The doors of Coyote Hill’s Petersheim Home are now open. On May 1, Coyote Hill Christian Children’s Home held a ribbon-cutting ceremony to mark...
Tucked away in the middle of MU’s campus, the Sanford Conley House is one of many historical landmarks within campus lines. Built in 1869, the house is quiet and unknown to most students passing by, but the lives led behind the front door intrigue those who still continue to study the building today.
Previously known for its uncommon architecture, it was first owned in the late 1800s by Sanford Conley, where he lived with his wife and four sons. The house was owned by the Conley family until 1980, when it was purchased by MU; because of its location on campus, it’s now used as the home of the campus writing program and excellence in teaching program. The house was listed in the National Register of Historic Places in 1973.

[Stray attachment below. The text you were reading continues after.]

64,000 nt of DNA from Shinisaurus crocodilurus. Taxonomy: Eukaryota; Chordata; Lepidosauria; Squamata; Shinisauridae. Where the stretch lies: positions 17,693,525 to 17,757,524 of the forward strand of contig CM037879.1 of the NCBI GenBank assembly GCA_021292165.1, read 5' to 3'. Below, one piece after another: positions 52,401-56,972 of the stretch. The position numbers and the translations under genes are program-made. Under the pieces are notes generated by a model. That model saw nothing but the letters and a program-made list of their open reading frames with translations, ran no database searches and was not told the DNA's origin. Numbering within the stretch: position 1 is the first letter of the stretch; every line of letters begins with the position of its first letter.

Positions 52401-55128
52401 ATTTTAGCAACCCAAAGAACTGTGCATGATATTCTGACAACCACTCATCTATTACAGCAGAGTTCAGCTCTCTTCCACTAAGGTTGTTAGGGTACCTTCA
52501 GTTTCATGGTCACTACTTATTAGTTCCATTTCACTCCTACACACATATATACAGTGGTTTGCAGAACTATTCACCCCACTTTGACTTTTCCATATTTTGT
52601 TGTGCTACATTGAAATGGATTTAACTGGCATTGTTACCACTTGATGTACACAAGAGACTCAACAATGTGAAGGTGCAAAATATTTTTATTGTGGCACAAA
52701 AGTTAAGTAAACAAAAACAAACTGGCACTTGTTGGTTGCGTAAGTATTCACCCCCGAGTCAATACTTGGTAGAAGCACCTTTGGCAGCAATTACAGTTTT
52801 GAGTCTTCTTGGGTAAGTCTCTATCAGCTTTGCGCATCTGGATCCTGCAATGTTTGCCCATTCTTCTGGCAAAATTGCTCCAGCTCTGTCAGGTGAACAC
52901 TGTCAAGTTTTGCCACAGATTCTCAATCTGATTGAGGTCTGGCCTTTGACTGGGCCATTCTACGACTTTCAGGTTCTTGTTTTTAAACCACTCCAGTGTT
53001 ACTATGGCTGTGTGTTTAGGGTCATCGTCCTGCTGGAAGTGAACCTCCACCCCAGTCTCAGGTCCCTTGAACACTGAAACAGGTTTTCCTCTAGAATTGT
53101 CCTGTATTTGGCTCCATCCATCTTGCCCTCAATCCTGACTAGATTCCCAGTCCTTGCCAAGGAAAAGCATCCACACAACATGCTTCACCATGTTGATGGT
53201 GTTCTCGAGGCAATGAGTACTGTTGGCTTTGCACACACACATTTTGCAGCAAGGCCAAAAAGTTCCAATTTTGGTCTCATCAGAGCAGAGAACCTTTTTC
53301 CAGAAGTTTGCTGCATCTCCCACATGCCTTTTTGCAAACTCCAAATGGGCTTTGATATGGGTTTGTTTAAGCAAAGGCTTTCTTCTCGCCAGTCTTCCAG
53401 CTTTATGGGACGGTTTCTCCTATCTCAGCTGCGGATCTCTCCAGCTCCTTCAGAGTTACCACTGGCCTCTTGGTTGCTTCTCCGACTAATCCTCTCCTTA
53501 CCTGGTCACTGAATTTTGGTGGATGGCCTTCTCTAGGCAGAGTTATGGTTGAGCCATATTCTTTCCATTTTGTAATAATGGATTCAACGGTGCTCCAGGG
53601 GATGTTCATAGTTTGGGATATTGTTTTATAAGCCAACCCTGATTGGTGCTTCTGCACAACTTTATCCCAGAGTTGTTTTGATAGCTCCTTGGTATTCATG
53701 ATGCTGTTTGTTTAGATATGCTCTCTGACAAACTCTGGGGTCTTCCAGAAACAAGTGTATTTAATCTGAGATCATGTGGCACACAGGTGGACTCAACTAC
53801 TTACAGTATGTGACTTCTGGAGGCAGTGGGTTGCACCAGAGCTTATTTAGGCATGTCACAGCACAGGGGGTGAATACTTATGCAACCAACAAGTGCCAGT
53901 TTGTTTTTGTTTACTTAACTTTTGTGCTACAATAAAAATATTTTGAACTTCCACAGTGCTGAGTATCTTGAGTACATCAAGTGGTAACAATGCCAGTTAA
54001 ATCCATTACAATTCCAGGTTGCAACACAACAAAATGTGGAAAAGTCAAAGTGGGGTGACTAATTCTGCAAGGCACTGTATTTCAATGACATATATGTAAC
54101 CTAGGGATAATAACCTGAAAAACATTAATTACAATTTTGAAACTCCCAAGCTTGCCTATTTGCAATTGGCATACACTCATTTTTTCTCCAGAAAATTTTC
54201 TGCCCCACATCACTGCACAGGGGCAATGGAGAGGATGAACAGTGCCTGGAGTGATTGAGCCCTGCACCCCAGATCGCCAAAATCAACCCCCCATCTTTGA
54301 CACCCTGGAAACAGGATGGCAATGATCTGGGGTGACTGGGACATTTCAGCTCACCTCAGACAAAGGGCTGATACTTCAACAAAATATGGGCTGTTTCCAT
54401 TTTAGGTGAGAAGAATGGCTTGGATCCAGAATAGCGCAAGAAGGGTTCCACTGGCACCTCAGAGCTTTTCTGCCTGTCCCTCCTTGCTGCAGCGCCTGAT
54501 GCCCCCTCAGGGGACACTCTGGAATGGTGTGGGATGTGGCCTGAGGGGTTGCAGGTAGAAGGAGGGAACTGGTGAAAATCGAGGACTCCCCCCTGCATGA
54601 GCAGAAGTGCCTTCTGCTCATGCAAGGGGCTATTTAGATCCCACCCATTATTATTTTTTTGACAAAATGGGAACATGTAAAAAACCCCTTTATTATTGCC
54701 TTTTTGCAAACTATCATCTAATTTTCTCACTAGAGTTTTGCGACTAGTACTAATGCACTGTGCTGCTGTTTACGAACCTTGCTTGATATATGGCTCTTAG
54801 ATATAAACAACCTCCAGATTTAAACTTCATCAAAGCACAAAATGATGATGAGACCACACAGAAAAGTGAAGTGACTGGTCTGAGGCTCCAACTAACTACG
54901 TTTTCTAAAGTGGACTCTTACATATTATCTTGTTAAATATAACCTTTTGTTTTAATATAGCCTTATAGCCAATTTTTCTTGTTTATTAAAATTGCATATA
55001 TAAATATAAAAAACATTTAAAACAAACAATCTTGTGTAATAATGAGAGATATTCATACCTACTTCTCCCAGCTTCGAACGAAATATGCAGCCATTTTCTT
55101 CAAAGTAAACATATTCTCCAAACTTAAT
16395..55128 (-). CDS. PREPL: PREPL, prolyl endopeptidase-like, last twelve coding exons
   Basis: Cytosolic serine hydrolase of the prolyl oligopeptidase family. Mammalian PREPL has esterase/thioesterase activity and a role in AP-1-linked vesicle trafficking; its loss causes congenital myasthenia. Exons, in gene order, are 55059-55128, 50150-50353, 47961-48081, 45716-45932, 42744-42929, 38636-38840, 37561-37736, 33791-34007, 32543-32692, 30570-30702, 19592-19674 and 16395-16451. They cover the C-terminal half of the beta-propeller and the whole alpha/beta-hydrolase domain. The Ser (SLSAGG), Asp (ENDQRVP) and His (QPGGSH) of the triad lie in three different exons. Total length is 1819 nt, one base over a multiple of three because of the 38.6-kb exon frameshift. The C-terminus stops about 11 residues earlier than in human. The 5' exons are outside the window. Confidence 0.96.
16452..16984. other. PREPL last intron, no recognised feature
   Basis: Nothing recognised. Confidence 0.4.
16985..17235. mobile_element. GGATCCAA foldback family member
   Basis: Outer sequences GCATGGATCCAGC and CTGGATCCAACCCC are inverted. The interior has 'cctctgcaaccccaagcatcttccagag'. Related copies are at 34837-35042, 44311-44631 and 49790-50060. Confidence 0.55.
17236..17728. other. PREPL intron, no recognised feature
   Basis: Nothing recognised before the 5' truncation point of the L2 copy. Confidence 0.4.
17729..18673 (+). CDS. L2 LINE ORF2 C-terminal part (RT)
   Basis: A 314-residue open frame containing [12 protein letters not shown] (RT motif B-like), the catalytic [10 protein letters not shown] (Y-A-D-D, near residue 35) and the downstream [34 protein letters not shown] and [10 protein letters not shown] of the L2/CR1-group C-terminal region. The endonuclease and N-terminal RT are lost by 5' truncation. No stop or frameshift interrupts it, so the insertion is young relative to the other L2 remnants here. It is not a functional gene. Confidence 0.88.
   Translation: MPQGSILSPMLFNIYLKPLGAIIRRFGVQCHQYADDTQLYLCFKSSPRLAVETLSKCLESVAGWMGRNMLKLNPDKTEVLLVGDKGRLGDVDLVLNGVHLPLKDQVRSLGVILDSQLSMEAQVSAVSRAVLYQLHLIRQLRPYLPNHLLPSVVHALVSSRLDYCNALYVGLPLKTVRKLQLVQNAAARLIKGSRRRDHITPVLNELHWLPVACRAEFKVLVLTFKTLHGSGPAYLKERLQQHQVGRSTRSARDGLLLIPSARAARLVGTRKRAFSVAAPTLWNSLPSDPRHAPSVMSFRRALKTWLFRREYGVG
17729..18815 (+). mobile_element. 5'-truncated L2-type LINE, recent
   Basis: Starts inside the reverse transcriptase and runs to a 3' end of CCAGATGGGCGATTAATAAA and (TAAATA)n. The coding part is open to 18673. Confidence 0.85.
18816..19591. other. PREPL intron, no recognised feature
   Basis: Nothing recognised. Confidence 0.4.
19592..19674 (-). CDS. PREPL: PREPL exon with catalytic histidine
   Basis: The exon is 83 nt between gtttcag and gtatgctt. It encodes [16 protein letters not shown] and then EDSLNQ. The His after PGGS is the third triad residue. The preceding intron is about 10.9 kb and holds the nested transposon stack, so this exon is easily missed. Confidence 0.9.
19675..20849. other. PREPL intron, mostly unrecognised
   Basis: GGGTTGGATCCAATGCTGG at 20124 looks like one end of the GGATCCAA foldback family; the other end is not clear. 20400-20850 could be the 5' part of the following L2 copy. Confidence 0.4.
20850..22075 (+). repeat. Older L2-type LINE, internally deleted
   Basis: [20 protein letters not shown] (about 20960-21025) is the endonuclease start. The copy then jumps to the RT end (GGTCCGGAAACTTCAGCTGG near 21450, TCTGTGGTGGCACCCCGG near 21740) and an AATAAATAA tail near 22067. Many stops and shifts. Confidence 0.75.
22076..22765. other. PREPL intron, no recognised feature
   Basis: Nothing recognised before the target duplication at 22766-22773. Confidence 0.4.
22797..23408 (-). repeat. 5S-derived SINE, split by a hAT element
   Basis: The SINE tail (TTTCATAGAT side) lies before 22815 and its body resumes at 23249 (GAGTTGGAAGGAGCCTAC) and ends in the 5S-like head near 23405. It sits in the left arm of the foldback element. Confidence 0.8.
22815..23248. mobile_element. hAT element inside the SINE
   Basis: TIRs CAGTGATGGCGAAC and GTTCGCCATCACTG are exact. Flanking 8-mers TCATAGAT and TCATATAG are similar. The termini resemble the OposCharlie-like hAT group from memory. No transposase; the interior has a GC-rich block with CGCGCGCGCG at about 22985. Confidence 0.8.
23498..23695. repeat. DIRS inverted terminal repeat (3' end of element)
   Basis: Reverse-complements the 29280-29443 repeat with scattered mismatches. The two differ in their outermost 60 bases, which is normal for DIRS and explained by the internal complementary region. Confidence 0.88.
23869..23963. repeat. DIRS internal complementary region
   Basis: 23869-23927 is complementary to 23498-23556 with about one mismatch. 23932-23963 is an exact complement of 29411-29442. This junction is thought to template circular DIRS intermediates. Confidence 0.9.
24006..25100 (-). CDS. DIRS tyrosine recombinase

In the fall of 1986, a group of MU students and professors performed an archaeological survey at the Conley house in the hope of gaining more understanding about the original structure’s biography and historic landscape. During the dig, a portion of the original sidewalk and limestone building was revealed, along with other artifacts that helped shed more light onto the everyday lives of the Conley family. Items included an old English Tipt teaspoon, an 1800s perfume atomizer, various pieces of jewelry, and newspaper clippings describing the wedding reception of the Conleys’ daughter, Helen Singleton Conley.
One of the biggest findings during the dig was the unearthing of the servants’ quarters foundation, including a sink and commode. After finding this physical structure, Katherine Conley Turner was invited to visit the site from Kansas City. Katherine lived in the Conley house for 23 years and was able to give the students an oral account of the different items they were finding during the dig.
Aside from its physical history, the house also has a paranormal aspect. According to the Conley descendants, the house is haunted by the ghost of Aunt Sally Conley. Aunt Sally was described as a very disagreeable woman, and she requested to be buried in the north wall of the house after her death. She is known to haunt the fireplace of the house at night, but only when the door to the upstairs attic is left open.
The green shutters of the Conley house seem to be hiding their fair share of secrets, as many visitors continue to learn.